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Signs of a Market Top, Higher Yields, Analyst Says
Grain prices rallied to new highs the first week in July but have since retreated rather rapidly.
Corn and HRS wheat prices have dropped more than 7% from high to low, a sign of a potential top in the market. Soybeans fared a bit better, dropping only a little over 6% from high to low. Yet, there are troublesome signs in the soybean market, too. The USDA July report brought about a lot of the weakness in corn and beans, as we were reminded we have plentiful supplies at trend yields. (USDA chose not to reduce corn/bean yields, even with some adversity to these crops early this year.)
As of today, we have a nice recovery of about 3% to 4% of those losses, but perhaps that is a selling opportunity? Corn is trading $4.00 per bushel for the Dec 2017 futures contract, and $4.22 per bushel, basis the Dec 2018 futures contract.
Soybeans are at $10.16 per bushel, basis the Nov 2017 futures contract, and Mnpls Sept 2017 futures for wheat is $7.89 per bushel; Sept 2018 futures contract trades at $6.85. All of these prices are levels where producers can either break even or make some money – basically the best opportunities to sell in the past year.
Both corn and soybeans were at yearly lows in late June, a time when Pro Ag yield models were showing we had a below-average crop in both corn and soybeans coming. Since that time, corn prices rose over 40¢, and soybeans over $1 at their highs. Funds were big-time buyers during that period, going from a large net short position to being net long. However, Pro Ag yield models for corn and soybeans have risen since that time, nearly 4 bushels per acre in corn and just under 0.5 bushel per acre in soybeans. So, while the market has rallied, the crop has actually improved over the past month.
This is not a major drought year like 2012. While HRS wheat crops in western areas have been significantly hurt by drought, the corn and soybean crops haven’t to this point. The corn and soybean crops started out rather ragged, but basically are holding near trend yields in yield models. And we are getting to midsummer, so we are running out of time to significantly hurt the corn and soybean crops.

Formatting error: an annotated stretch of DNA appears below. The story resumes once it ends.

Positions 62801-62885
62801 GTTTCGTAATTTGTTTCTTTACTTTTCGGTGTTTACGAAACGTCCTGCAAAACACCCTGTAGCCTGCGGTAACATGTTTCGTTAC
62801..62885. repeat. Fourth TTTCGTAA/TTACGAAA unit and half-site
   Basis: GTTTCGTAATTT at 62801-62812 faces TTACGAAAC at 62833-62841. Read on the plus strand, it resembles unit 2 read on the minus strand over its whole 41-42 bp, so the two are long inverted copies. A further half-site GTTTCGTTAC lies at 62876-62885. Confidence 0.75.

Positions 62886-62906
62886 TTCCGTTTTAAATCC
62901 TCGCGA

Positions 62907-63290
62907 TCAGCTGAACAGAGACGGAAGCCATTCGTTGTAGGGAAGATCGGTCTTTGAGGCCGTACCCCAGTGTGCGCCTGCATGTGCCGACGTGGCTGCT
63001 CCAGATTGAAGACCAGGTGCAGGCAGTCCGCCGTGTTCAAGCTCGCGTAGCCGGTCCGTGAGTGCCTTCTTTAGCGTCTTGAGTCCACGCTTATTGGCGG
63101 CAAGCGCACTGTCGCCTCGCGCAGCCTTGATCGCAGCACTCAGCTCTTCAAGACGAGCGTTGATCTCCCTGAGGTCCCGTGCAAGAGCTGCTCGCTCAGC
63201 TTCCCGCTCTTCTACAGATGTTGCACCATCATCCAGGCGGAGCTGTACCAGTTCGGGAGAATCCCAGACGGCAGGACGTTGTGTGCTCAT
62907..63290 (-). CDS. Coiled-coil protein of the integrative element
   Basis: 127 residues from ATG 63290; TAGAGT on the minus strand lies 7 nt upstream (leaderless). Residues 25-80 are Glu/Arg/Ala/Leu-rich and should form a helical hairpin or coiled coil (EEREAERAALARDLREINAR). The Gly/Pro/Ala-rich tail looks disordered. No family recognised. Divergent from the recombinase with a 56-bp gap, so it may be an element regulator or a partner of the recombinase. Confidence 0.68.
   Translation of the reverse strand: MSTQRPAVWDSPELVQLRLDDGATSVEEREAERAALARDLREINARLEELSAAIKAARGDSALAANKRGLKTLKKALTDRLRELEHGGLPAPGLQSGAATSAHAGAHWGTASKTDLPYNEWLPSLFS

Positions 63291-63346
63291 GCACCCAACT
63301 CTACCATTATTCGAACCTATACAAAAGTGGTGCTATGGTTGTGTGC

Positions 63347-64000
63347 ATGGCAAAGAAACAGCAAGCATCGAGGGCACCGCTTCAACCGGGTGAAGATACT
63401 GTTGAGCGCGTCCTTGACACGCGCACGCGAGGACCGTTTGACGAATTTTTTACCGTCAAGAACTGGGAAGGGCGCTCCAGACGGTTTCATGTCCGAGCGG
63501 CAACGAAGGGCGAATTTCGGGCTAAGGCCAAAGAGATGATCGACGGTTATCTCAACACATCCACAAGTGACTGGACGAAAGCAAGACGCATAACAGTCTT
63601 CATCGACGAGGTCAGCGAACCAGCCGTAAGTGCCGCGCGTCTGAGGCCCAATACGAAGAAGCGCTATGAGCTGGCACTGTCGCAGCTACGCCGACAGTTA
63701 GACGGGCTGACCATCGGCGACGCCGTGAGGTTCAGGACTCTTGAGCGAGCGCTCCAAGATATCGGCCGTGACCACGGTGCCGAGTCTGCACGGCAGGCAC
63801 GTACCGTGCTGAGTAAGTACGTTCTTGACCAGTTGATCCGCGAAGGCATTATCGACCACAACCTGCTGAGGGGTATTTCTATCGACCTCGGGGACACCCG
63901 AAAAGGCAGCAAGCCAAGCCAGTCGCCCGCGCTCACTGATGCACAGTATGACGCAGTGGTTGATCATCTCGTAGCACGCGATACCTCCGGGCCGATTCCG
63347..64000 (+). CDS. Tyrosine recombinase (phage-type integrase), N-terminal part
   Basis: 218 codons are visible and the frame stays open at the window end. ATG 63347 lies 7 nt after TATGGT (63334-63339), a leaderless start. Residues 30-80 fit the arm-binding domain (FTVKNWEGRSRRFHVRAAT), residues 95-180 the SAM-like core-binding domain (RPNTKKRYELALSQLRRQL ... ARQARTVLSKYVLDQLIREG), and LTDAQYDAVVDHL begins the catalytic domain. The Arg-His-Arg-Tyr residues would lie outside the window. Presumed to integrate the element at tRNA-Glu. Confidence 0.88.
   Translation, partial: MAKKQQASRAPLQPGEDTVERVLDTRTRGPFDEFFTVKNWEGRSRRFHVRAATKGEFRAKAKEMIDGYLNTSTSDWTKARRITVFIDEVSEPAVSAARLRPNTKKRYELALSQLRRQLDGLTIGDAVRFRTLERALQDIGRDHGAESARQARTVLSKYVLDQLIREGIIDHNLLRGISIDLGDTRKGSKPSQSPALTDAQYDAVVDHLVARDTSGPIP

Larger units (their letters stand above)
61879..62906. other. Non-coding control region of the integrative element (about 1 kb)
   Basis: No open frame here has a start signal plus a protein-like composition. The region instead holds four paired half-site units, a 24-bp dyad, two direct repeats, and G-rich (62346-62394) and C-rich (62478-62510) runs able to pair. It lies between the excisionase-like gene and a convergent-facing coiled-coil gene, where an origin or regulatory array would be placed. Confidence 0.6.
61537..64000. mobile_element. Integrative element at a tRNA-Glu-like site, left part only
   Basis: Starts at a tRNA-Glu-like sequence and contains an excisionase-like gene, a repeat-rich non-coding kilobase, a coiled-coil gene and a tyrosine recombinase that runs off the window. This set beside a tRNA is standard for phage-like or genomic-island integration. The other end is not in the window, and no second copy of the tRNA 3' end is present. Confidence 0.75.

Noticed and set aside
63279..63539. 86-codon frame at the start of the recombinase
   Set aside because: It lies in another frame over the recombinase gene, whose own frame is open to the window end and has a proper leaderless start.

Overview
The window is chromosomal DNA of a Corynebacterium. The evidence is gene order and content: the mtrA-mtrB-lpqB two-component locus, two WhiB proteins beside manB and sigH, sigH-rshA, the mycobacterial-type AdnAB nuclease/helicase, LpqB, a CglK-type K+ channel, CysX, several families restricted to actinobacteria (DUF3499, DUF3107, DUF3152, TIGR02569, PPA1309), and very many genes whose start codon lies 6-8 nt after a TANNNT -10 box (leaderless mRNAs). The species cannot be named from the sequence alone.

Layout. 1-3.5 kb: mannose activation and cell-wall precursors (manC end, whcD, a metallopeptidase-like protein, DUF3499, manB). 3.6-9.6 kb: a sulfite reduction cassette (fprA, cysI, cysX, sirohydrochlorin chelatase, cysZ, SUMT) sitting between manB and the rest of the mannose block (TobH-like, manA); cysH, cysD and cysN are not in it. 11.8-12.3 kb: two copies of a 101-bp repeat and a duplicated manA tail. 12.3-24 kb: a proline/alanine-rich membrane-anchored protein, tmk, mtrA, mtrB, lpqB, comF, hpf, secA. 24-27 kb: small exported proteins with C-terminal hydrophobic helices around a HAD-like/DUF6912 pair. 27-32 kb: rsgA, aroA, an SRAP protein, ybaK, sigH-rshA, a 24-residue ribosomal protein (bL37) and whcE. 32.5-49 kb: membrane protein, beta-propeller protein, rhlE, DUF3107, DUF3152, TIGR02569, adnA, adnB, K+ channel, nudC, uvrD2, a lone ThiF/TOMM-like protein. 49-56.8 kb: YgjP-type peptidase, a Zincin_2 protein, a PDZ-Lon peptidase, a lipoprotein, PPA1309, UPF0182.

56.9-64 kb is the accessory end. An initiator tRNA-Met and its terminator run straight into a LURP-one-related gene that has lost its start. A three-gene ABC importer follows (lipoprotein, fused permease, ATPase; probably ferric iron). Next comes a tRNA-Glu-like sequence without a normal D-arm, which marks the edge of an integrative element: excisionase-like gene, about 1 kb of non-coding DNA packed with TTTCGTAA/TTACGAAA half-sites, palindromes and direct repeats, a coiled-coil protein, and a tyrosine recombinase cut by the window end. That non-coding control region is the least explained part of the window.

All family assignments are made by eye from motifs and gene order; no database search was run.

Much of the bounce back strength in grains as of 7/18 can be attributed to the decline in crop conditions of corn (-1% in G/E), soybeans (-1%), and wheat (-1% HRS wheat) on Monday afternoon, 7/17. That leaves corn crop conditions at 64% G/E, well below last year’s 76% rating. Soybean conditions declined 1% to 61% G/E, below last year’s 71% rating. HRS wheat declined to 34% rated G/E, well below last year’s 69% rating.
However, the yield models for corn and soybean rose based on these conditions, corn up 1.75 bushels per acre to 168 bushels, and soybeans up 0.30 bushel per acre to 46.83 bushels. So, after the initial push higher in overnight trade, grains could struggle against those selling on the rise in yield models. It must be that conditions usually decline even more at this time of year. One thing that was surprising was the decline in moisture conditions, with topsoil down 3% to 60% adequate/surplus, and subsoil down 5% to 64% rated adequate/surplus. It could be that soybeans run out of moisture if rainfall stops, but the corn might have enough to get it through pollination for the most part in many areas.
Corn silking is at 40%, 7% behind the normal pace. Soybeans are ahead of normal, with 52% blooming (1% ahead of average), and 16% podding (3% ahead of average).
Cotton crops are rated 60% G/E, down 1% but still above last year’s 54% rating.
Sorghum is also rated 63% G/E, unchanged from last week but down a bit from last year’s 68% rating.
Winter wheat is 75% harvested, 2% ahead of normal while HRS wheat is 91% headed, 4% ahead of normal.
Barley is 89% headed, 2% behind normal but in a weird twist, conditions actually rose 2% to 53% G/E, in spite of the drought. That is still well below last year’s 73% G/E rating.
Oats are 14% harvested, 6% behind normal while conditions declined 2% to 51% G/E, well below last year’s 66% rating.
Today’s seven-day forecast is still calling for above-normal temps in the entire country, with precip below normal except for a couple of areas: 1) a band in southern Minnesota/Wisconsin/Michigan and 2) parts of Kansas, Missouri, and Illinois. The rest of the Corn Belt will see below-normal precip, perhaps a bit less rainfall than in yesterday’s forecast.
The eight- to 14-day forecast took some more precip out of the forecast as well, and now calls for mostly above-normal temps in most of the U.S., and below-normal precip in all the Corn Belt. Only the southeast U.S. will see close to normal precip in this period, as the forecast now stands.
So, as is typical in midsummer, a lot is happening with crops and the market. Typically, mid-summer is a good time to price something, and the market is flashing signs of potential tops in place for some major commodities. If that is so, aggressive sales might be warranted at this time.
Of course, if you are selling at a profit, or even break-even levels, that is considerably better than what has been offered most of the year.
As always, choose your sales wisely!
Ray Grabanski is President of Progressive Ag Marketing, Inc., the top-ranked marketing firm in the country the past eight years. See http://www.progressiveag.com for rankings and link to data from Top Producer Magazine and Agweb.com.
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